HIPPOCRATES of COS (c.470 – c.410 BC)

Fifth/Fourth Century BCE – Greece

‘About 60 medical writings, known collectively as the Hippocratic corpus’

Before the time of Hippocrates there had been little science in medicine. Disease was believed to be the punishment of the gods. Divine intervention came not from the natural, but from the supernatural.

‘Treatment’, therefore, came also from the supernatural, through magic, witchcraft, superstition or religious ritual. Hippocrates’ approach was remarkable given the age in which he lived. ‘There are in fact two things,’ said Hippocrates, ‘science and opinion’; the former begets knowledge, the latter ignorance.’

Bust said to be of HIPPOCRATES ©

HIPPOCRATES

Although little is known about him, Hippocrates (Bukarat in the Muslim world) is now remembered as the Father of Medicine. He was a contemporary of Socrates and lived on the island of Cos. It is widely acknowledged that Hippocrates himself could not have written many of the texts attributed to him. Written over a century and varying widely in style and argument, it is thought they came from the medical school library of Cos, possibly put together in the first instance by the author to whom they later became attributed.

The corpus is the oldest surviving Western scientific text. It laid the foundations of the western medical tradition. Although its remedies are now considered ‘imaginative’, the corpus speaks the language of science; it does not speak of spells, daemons or gods.

Hippocrates cast aside superstition and focused on the natural, in particular observing, recording and analysing the symptoms and passages of disease. The prognosis of an illness was central to this approach to medicine, partly with a view to being able to avoid in the future the circumstances that were perceived to have initiated the problems in the first place. The development of far-fetched cures or drugs was not important. What came from nature should be cured by nature; therefore rest, healthy diet, exercise, hygiene and air were prescribed for the treatment and prevention of illness. [Vis medicatrix naturae – the healing power of nature]. The fact that Hippocrates was prescribing such a natural solution at all was a major advancement.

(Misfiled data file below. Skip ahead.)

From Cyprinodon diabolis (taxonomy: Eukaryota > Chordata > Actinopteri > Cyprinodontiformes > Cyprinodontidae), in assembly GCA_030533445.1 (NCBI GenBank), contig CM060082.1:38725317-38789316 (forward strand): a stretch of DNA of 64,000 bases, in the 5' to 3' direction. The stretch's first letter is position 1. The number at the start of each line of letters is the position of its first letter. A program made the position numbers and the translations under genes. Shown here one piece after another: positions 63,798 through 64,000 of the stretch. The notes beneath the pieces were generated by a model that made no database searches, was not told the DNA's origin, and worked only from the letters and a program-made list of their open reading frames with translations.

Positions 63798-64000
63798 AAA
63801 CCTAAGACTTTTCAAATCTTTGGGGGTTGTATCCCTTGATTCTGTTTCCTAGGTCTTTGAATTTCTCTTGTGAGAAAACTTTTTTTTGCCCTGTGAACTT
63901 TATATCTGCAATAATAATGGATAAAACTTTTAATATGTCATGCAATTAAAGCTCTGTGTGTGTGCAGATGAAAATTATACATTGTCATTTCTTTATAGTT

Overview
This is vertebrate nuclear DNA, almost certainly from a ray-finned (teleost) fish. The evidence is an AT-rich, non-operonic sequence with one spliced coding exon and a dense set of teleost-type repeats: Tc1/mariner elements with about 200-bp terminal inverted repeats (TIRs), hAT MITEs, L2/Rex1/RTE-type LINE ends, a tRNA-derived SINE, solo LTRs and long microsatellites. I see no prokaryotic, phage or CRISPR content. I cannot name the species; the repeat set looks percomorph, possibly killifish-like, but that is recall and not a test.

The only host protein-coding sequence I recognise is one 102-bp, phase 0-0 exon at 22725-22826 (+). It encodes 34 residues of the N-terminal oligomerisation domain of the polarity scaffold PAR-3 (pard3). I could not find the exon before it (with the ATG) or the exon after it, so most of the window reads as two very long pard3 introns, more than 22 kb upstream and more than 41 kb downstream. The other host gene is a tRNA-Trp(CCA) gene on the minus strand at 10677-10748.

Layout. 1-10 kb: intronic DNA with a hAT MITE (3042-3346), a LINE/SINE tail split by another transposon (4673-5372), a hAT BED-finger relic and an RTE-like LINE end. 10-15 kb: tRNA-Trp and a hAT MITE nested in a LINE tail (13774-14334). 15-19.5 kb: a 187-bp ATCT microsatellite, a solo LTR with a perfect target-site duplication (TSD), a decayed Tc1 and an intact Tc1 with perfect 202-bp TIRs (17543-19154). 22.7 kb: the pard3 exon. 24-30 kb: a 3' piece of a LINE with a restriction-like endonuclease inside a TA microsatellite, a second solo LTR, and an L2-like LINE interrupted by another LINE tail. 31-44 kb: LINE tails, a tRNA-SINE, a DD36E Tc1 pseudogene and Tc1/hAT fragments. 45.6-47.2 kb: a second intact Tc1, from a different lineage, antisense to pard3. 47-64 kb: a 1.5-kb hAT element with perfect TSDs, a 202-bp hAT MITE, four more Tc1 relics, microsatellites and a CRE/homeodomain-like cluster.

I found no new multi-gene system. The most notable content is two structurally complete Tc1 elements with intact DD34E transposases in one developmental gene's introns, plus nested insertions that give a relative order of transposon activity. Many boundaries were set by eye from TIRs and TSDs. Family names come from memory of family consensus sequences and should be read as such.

Hippocratic medicine was based on the balance of four elements – water (cold and moist), air (moist and hot), fire (hot and dry) and earth (cold and dry) – and four humors (bodily fluids) – phlegm, blood, yellow bile and black bile.

Whereas homeopathy attempts to treat disease by inducing in the patient symptoms similar to those displayed, according to the theory that symptoms are a manifestation of the body’s way of coping with the disease, allopathy describes a therapeutic technique that attempts a cure by inducing in the patient different symptoms. Basing treatment on symptoms, not causes, this enantiopathic technique can be fatal when applied to a system based on the humors. A person suffering from influenza is hot and thirsty (dry), so treatment with a mixture of cold and wet could result in a patient sitting a bath of cold water in a draughty room, awaiting a cure.

Personality or temperament was viewed as having four major types – sanguine, choleric, melancholic and phlegmatic.

Hippocrates regarded the body as a single entity, or whole, and the key lay in preserving the natural balance within this entity. Sickness was the sign of imbalance. When each of the factors was present in equal quantities, a healthy body would result. If one element became too dominant, then illness or disease would take over. If, for example, the sickness consisted of an excess of cold, moist humors, then the task of the physician was to restore the balance. The way to treat the problem would be by trying to undertake activities or eat foods which would stimulate the other humors, while at the same time trying to restrain the dominant one, in order to restore the balance and consequently, health.

The concept and treatment of humors endured for the next two thousand years, at least as far as the seventeenth century. The answers he prescribed for healthy living such as diet and exercise are still ‘good medicine’ and moreover, language introduced by Hippocrates still endures; an excess of black bile in Greek was ‘melancholic’, whilst someone with a too dominant phlegm humor became ‘phlegmatic’.

Physicians no longer practice Hippocratic medicine, but his name survives in the Hippocratic Oath that medical students take today. The Oath, probably penned by one of his followers, is a short passage constituting a code of conduct to which henceforth all physicians were obliged to pledge themselves. It outlines, amongst other things, the ethical responsibilities of the doctor to his patients and a commitment to patient confidentiality – an attempt to set physicians in the Hippocratic tradition apart from the spiritual and superstitious healers of their day.

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